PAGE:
Cleveland Clinic Selected By the NIH as a Training Site for the Scientist Leaders of Tomorrow
As the U.S. has seen an increase in respiratory-related morbidity and mortality, supporting future respiratory researchers has become imperative.
Written by Wayne Tsuang, MD, PhD
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After being awarded a prestigious T32 training grant from the National Institutes of Health (NIH), Cleveland Clinic’s Respiratory Institute, in collaboration with Lerner Research Institute, developed an innovative program with the goal of supplementing the education of postdoctoral trainees with a research training curriculum. The program, “Supporting Multidisciplinary Achievement in Respiratory Research Training (SMARRT),” is specifically tailored for MD, PhD, or equivalent degrees in the areas of pulmonary, allergy or critical care medicine. It will support research in heart, lung, blood and sleep-related disorders. This curriculum helps give early scientists the ability to rapidly translate scientific discoveries into better ways to diagnose and treat disease.
While most NIH funding supports a specific scientist or small group of scientists, what makes this highly selective T32 grant special is that it supports an entire program of scholarship, mentoring and training. Ultimately, this $1.6 million multi-year grant will enhance the recruitment of early scientists who will become future leaders in their fields.
The U.S. has seen a 30% increase in respiratory-related morbidity and mortality over the past 20 years. This highlights a strong need for physician and scientist leaders to be in laboratories rapidly developing vaccines, in hospitals quickly facilitating clinical trials or in public health forums creating policies to guide communities. In response to this need the NIH, at the direction of the U.S. Congress, has long supported the training of early scientists to ensure we have a continuous pipeline of bright and capable investigators leading our nation’s medical workforce.
The NIH selects institutions that are ideally positioned and committed to advancing the biomedical research priorities of the United States. Given the long history of collaboration, the many shared resources and the mission of scholarship of the Cleveland Clinic, both the Respiratory Institute and Lerner Research Institute were ideally positioned to answer the call of training leaders and independent scientists.
Trainees are admitted to the T32 program for two to three years. The goal is to prepare them for independent career development grants such as K awards. K awards are 5-year, highly selective NIH grants that enable scientists to establish impactful and innovative research programs. The Respiratory Institute has supported a high number of K-funded physician-scientists who use basic, translational, clinical and population science methods to advance our understanding and care of respiratory diseases. Examples include a) studying metabolic abnormalities in pulmonary vascular disease, b) investigating the genetics of asthma, and asthma-related population health research, c) discovering novel therapeutic targets to halt the progression of fibrosis in patients with IPF or d) using novel databases to reduce health disparities in patients with sarcoidosis or undergoing lung transplant evaluation. On completion of these multiyear K awards, these early scientists are ideally positioned to become independent scientists.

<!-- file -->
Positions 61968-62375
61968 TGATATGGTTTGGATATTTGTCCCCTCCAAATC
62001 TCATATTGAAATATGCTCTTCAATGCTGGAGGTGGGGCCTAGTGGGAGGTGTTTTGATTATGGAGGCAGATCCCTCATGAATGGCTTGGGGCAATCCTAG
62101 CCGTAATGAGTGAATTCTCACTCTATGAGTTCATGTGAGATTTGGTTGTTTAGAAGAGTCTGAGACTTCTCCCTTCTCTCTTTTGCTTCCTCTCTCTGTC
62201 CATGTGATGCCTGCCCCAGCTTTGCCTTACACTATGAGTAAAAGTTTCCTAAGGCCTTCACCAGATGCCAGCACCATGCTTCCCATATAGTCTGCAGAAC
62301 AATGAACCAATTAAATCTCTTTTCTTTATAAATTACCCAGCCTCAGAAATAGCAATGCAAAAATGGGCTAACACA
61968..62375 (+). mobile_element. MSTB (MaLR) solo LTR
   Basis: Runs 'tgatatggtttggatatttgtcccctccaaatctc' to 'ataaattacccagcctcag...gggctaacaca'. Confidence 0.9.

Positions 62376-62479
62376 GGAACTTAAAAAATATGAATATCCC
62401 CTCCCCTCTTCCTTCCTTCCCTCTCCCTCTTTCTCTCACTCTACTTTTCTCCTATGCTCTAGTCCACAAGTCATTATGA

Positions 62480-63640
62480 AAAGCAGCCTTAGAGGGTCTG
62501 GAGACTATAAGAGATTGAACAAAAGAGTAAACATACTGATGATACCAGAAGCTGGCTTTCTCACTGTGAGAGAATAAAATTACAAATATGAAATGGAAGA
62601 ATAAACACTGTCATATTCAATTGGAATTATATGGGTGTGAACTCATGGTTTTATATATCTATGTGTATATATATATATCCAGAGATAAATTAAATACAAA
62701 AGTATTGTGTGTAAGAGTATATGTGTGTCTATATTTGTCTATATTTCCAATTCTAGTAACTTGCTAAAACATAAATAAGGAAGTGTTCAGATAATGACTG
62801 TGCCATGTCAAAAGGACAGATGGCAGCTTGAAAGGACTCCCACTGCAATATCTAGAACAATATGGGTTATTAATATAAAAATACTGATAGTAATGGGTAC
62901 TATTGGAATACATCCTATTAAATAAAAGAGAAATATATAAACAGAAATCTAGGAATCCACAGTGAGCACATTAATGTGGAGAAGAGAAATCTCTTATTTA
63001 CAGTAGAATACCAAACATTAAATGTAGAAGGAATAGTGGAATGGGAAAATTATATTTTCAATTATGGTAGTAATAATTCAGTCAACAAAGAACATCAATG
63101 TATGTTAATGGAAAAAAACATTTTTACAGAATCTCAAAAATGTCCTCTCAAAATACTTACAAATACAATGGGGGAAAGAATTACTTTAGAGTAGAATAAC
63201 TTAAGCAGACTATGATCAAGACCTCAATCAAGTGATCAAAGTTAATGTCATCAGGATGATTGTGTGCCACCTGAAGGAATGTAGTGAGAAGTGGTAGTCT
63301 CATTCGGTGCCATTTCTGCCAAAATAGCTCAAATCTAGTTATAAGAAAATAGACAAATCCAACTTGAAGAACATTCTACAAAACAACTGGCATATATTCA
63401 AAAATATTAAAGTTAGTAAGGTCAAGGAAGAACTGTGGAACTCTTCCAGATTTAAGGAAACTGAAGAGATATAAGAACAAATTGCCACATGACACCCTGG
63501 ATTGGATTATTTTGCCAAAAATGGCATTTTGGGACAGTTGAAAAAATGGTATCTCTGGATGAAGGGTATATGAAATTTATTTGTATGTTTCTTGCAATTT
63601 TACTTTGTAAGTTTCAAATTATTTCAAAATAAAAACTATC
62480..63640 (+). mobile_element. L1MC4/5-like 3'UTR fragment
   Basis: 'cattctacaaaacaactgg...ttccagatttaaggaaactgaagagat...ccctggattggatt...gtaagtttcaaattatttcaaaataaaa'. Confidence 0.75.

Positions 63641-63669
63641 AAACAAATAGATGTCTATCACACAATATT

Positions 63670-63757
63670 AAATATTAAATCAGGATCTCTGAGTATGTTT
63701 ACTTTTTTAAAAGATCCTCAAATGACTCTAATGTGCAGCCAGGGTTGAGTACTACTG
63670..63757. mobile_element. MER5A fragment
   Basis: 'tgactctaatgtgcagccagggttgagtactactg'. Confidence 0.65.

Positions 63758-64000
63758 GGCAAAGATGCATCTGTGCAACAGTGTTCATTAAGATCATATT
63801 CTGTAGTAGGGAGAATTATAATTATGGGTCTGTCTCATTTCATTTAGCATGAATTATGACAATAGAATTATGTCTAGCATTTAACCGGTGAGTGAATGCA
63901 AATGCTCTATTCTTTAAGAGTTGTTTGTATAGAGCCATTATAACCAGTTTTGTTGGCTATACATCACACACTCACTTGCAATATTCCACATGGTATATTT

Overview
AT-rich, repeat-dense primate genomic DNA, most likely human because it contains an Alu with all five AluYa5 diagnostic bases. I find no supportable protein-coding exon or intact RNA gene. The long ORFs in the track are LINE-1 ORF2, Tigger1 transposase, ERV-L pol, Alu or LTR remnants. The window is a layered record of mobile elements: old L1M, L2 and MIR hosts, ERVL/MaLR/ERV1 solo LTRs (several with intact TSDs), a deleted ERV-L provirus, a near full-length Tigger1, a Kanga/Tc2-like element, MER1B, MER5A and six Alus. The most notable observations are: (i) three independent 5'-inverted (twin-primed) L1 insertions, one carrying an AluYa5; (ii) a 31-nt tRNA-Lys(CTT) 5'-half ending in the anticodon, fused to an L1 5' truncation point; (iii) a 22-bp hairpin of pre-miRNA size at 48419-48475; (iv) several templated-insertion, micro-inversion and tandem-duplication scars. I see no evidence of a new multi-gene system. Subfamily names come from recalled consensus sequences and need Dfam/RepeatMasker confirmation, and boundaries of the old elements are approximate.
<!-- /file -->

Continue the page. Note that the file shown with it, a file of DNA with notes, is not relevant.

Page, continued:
The NIH’s T32 and K award training programs have three overarching end goals:
1) To provide early scientists with multidisciplinary research training, coupled to a team mentored research experience.
2) To enhance the ability of young scientists to work as part of an integrated, multidisciplinary team by developing a knowledge base and skills in research methods, communication skills, professionalism, the ethical conduct of research and rigorous analysis of reproducible findings.
3) To recruit, retain and accelerate the independent career development of a pool of early investigators with the multidisciplinary skills necessary for an independent research career in basic, clinical, translational or population health research.
Our clinician-scientists learn to work with each other, rely on each other for expertise, and use cutting-edge tools. Most importantly, trainees form mentor-trainee relationships to gain additional research experience needed to enhance competitiveness for subsequent large research awards.
As a recent example, Erica Orsini, MD, is a graduate of the Respiratory Institute’s Critical Care Medicine Fellowship Program as well as the T32 fellowship program. As part of her T32 training, she enrolled in the PhD program at the Lerner Research Institute, and she recently joined the faculty of the Department of Critical Care Medicine as both a clinician and a scientist. She continues to work with her longstanding mentor, Rachel Scheraga, MD, on translational work investigating the interaction between Pseudomonas aeruginosa virulence factors and immune cell mechanoreceptors to better understand mechanisms of lung injury during bacterial pneumonia. This could lead to better treatments for patients in the intensive care unit with severe infections.
Our hope is that the participants in these NIH programs go on to become leaders in their fields and in our nation’s scientist workforce. Through an environment of scholarship and mentorship here at Cleveland Clinic, they will have the knowledge and skills to recognize the importance of different research paradigms for rapidly translating scientific discoveries into better clinical diagnostics and therapeutics.